We Spoke – They Listened
Rockland County’s Office of Fire and Emergency Services this week took part in a scheduled exercise to test response plans developed to protect the public in the event of an emergency at Indian Point. The state-evaluated drill involved a fictitious radioactive emergency at the nuke plant and assessed the preparedness of Rockland, Orange, Putnam and Westchester counties, as well as those of Indian Point’s licensee, Entergy.
By all accounts, the county’s capable emergency planners, led by Director Gordon Wren and Assistant Director Daniel Greeley, performed flawlessly during the exercise. Our staff demonstrated emergency operations management, field monitoring and analysis, notifying the public, decision-making, implementation and support operations – all critical elements in safeguarding local residents in the event of an accident at the 2,000 megawatt facility on the banks of the Hudson River.
Wednesday’s test of the county’s emergency response plans came less than two weeks after a high-level meeting with Indian Point managers in my New City office. I requested the face-to-face discussion following the May 9thtransformer explosion at the plant that shook the ground and rattled nerves. Some 16,000 gallons of transformer oil – known as dielectric fluid – poured from the damaged transformer after the fire, according to Entergy. An unknown amount of that oil spilled into the Hudson. Dielectric fluid is a light mineral oil used as an electrical insulator and coolant for transformers.
While awareness-level communication protocols were immediately enacted by Rockland County’s first responders, Entergy officials initially failed to recognize the severity of the spill, allowing oil, foam and water to flow into the river for many hours. The overflow of the transformer containment area led to riverfront contamination from Stony Point to the environmentally-sensitive marshland around the Iona Island Bird Sanctuary.
In a very pointed letter to Entergy dated May 13th, followed up with telephone conversations, I expressed my concern about the plant owner’s lack of preparedness to thoroughly contain the spill. The onsite emergency catchment system was not sufficient to handle the aftermath of the fire – and, it was not the first time a transformer failure caused offsite environmental impacts.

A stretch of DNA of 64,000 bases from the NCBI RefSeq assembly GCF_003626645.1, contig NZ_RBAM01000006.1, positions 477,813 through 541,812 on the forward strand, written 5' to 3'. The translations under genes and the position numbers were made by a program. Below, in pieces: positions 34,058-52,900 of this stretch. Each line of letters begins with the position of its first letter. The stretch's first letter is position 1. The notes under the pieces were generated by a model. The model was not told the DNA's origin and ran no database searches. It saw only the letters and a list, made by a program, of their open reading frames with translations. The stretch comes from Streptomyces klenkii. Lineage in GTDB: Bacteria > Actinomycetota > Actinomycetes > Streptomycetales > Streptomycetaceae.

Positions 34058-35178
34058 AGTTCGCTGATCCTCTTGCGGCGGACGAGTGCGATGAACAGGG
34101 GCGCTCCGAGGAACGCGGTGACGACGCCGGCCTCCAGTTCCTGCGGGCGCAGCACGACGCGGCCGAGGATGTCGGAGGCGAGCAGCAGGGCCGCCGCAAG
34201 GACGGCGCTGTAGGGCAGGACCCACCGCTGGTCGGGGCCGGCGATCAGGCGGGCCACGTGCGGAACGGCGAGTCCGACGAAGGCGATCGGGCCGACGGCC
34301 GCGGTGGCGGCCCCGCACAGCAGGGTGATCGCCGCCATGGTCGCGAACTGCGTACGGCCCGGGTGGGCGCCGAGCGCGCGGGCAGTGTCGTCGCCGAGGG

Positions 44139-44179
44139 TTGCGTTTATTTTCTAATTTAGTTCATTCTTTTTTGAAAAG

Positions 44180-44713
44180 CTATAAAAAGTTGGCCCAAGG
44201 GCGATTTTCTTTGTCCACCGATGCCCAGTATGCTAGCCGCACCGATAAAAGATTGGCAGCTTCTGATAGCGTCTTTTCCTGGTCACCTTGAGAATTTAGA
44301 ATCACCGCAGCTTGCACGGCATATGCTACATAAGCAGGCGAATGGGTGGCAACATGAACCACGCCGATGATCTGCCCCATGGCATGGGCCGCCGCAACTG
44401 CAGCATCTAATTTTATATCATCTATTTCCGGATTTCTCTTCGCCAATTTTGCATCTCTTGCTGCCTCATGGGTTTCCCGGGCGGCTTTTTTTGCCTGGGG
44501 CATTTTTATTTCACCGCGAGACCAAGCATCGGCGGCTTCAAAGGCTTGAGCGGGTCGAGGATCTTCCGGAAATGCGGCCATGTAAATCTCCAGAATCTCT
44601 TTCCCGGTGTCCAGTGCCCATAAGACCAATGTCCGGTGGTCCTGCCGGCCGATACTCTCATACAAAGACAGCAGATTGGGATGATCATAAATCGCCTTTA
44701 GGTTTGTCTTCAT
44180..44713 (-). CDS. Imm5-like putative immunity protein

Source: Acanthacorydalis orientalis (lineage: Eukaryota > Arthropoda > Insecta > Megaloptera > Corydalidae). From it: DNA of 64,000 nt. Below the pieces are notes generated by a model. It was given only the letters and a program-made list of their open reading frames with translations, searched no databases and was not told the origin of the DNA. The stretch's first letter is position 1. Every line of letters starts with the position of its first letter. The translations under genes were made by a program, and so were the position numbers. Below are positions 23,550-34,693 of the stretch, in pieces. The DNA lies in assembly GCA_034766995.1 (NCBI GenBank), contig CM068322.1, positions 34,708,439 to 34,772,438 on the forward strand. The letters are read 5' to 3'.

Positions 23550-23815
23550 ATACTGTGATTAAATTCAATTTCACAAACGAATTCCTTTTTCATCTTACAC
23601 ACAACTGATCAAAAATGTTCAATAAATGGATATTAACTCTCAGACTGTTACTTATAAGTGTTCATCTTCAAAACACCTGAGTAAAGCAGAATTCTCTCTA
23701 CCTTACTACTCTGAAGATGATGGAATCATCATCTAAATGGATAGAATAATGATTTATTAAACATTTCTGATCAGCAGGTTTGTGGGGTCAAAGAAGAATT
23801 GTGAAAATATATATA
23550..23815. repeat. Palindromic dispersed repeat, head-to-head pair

Following our recent meeting, I am pleased to report that Entergy agreed to purchase a containment boom system for quick deployment near storm drain discharge points to capture an unplanned release of oil and other wastewater into the river. It’s clear this purchase was made as a result of our urging.
During the meeting, Entergy officials also agreed to improve communication with the county’s Office of Fire and Emergency Services. Going forward, the plant operator will provide “a full picture” of any emergency event, with details on fires, wastewater spills and radiological releases shared with us in a timely manner. As your county executive, I will not stand for anything less than precise communication and full transparency with an emphasis on immediacy.
I am pleased that Entergy heard my concerns and is working to address them. Being a responsible corporate neighbor involves practicing good environmental stewardship and taking pride in the health and safety of surrounding residents. Power demands notwithstanding, I fully understand the risks inherent to Indian Point. As long as the plant is there, I will continue to do everything possible to make certain Entergy operates as safely as possible – in the best interest of our people and our natural resources.